Love Is A Skill

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It’s in our nature to love and be loved. Love should come as naturally as breathing. Yet, it seems that love is one of the hardest concepts to grab hold of. We think we are in love, or we think that someone loves us, because they pay attention to us, accept us, admire us, treat us with affection, or lust after our bodies. We substitute alcohol, drugs, success, power, and food for love, because these things stimulate our senses in much the same way. They are feel-goods that replace the love we lack. Addictions develop because the state of euphoria is temporary, and we’re compelled to get additional boosts of this perceived ‘happiness.’

Why don’t we all experience love as we should? Why does it elude so many of us? The reason is that love must be learned. Wait a minute! Didn’t I just say that it is in our nature to love? Yes, love is a need that must be quenched. We hunger for a loving relationship just as our bodies hunger for food. However,‘how to love’, like other skills, is learned.

From infancy to the day we die we are being tutored in the art of loving. We get our first taste of love from our primary caretakers. If the people who were responsible for our well-being did not show us affection and love, it is very likely that we can’t show it either. Very often, we end up imitating the very things we hate, and keep perpetuating the dysfunction. As children, we don’t have a base of comparison, or the knowledge to figure these things out. All we care about at this early stage in life is not being rejected by the people we depend upon for our welfare. It is a sad fact that some of our initial tutors were not equipped to teach us more than basic survival skills. But, honestly, how can anyone give what they do not possess?

Let’s try to understand that our care takers had tutors too. This will help us to forgive them for what they neglected to do for us. As far as learning is concerned, there are two types of pupils in this world: those who watch people and learn what to do. And those who watch people and learn what not to do. Which type are you? Think back. Who initially taught you to love as you do? Who reinforced your idea of what love should be? Do you consider yourself to be a skilled lover? No, I don’t mean in the sexual sense, but in the way that really matters. Are you able to form intimate, lasting bonds that make your life more enjoyable? Or are your relationships shallow, fleeting and full of turmoil? Have you ever wondered why some people have good, solid relationships and others do not? There a reason…and there is a solution.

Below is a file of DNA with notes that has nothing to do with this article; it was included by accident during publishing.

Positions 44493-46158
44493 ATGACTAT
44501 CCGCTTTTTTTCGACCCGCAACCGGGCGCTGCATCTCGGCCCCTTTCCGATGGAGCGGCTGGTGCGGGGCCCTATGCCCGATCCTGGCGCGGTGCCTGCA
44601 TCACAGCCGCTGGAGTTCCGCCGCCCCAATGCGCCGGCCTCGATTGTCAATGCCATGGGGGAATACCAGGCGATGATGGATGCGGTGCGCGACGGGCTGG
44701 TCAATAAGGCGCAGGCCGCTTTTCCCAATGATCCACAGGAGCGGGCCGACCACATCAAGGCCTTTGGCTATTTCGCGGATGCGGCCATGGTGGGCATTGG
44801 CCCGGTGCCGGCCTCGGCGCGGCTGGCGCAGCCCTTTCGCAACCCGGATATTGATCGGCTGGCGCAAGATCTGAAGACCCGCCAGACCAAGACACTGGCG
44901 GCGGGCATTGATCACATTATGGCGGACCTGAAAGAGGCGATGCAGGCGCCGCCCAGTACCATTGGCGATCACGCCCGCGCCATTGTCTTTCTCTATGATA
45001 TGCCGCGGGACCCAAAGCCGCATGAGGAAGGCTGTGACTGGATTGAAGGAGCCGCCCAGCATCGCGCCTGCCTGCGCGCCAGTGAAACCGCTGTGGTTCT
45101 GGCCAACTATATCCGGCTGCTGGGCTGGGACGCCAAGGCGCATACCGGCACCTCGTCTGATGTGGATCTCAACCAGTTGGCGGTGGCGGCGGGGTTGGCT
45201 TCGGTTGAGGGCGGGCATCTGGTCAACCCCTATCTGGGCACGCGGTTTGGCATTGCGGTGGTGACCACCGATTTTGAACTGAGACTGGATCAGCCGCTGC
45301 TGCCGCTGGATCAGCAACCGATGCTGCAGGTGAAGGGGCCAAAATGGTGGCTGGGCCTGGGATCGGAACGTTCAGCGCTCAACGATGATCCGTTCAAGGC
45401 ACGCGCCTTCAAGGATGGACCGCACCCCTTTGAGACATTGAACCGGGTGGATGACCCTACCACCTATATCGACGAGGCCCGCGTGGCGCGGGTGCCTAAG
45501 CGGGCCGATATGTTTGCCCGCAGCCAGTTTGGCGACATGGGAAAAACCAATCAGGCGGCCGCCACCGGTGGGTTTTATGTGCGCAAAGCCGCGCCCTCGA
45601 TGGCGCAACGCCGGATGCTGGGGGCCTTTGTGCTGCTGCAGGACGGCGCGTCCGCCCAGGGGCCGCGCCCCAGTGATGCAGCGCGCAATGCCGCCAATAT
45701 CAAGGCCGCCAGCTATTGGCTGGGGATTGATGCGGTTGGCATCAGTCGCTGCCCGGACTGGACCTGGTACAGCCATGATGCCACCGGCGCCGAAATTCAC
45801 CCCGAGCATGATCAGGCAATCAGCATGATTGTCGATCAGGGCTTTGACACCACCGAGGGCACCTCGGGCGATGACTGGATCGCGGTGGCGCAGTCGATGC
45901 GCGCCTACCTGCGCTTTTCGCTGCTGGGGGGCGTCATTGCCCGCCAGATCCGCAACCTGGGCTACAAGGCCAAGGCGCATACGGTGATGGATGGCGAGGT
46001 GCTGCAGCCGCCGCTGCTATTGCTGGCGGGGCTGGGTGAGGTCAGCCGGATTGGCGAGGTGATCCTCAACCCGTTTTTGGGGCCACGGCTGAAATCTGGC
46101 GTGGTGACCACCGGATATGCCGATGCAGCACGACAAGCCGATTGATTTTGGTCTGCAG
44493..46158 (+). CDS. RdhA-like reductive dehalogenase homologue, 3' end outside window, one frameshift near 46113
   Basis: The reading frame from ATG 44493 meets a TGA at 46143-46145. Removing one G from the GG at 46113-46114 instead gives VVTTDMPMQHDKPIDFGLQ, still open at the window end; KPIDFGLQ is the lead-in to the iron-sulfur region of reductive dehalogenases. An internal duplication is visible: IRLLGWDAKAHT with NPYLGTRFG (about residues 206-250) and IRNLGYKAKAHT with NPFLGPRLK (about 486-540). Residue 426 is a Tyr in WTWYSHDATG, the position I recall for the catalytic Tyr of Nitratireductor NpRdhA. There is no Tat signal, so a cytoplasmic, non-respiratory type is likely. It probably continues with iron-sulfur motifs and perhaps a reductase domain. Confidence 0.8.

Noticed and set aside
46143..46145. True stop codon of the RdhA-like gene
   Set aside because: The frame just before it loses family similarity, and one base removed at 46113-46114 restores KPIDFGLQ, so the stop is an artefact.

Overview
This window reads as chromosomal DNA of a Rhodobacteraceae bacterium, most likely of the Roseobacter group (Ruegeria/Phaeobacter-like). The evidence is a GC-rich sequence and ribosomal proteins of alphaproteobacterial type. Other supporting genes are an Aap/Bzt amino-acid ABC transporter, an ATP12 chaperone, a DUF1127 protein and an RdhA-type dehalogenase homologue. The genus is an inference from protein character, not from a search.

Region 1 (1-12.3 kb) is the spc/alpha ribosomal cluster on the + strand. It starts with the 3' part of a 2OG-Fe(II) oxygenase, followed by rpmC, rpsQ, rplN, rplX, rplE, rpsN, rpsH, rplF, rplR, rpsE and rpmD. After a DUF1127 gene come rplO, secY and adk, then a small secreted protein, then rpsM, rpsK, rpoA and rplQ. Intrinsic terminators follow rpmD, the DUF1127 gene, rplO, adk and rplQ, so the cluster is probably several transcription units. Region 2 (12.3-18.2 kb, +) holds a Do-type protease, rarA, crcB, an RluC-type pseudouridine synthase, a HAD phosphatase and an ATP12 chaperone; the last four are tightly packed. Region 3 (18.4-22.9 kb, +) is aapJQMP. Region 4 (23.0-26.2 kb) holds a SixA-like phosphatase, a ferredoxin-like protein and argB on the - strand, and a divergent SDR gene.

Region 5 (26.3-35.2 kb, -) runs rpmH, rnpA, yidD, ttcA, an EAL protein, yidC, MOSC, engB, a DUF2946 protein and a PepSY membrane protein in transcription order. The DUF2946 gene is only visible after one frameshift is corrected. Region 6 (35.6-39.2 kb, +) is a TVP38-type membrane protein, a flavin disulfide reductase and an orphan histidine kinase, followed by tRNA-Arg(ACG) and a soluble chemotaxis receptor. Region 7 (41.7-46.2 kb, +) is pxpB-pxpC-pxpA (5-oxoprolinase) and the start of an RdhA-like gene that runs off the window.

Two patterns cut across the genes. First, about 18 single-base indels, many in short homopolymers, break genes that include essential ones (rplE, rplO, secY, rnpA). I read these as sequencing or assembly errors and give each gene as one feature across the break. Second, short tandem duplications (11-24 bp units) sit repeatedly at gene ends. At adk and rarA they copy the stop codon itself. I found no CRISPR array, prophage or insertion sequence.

We’re all products of our past. A lesson is learned in each situation we experience, and without realizing it, mind-sets and habits develop along the way. There is an automatic, sub-conscious, process that stores our feelings of every event within our memory bank; everything experienced goes into our brain and gets deposited in its own little vault. These function as ‘background programs’. Unfortunately, many of our experiences were thought to be something they were not, and consequently, they got mislabeled. Faulty perceptions color our world, because our outlook on everything is based on what has happened to us. We are myopic; unable (and sometimes unwilling) to distinguish anything beyond the scope of our personal experience. When our perceptions get warped our ‘choice making’ capacity suffers. We pick the wrong friends, the wrong life partners, the wrong occupations and end up traveling down the wrong roads. How has your view point worked for you so far?

Before anything can change for the better, it is important to realize that we are responsible for most of the problems we face. So, if you want something you’ve never had, then you must be willing to do something you’ve never done. Are you willing to take a good hard look inside yourself to make that happen? That means tossing out some wrong ideas and replacing them with the right ones, and there is only one source for finding out what is right.

Scripture says we should be like little children who trust and draw near to their Father for what they need. Seeking to know what God expects of us, and what we can expect of Him, is one of the most important steps to changing our lives for the better.

Everything starts and ends with God. He is the One who formed us and gave us life…He is our true Father. It is a simple matter to determine the nature of true love when we understand that the nature of God is love. When we realize who God is, who He says we are, and how valuable we are to Him, we can begin to think differently about ourselves and the way we relate to people. Using God and Christ as our examples, we can determine how love should be expressed. We are to imitate the ways of Christ who was sent to be our Teacher.

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